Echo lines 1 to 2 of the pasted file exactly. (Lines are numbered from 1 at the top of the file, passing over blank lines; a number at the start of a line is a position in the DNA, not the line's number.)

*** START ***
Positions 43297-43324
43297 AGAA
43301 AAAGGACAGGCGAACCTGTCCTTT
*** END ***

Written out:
Positions 43297-43324
43297 AGAA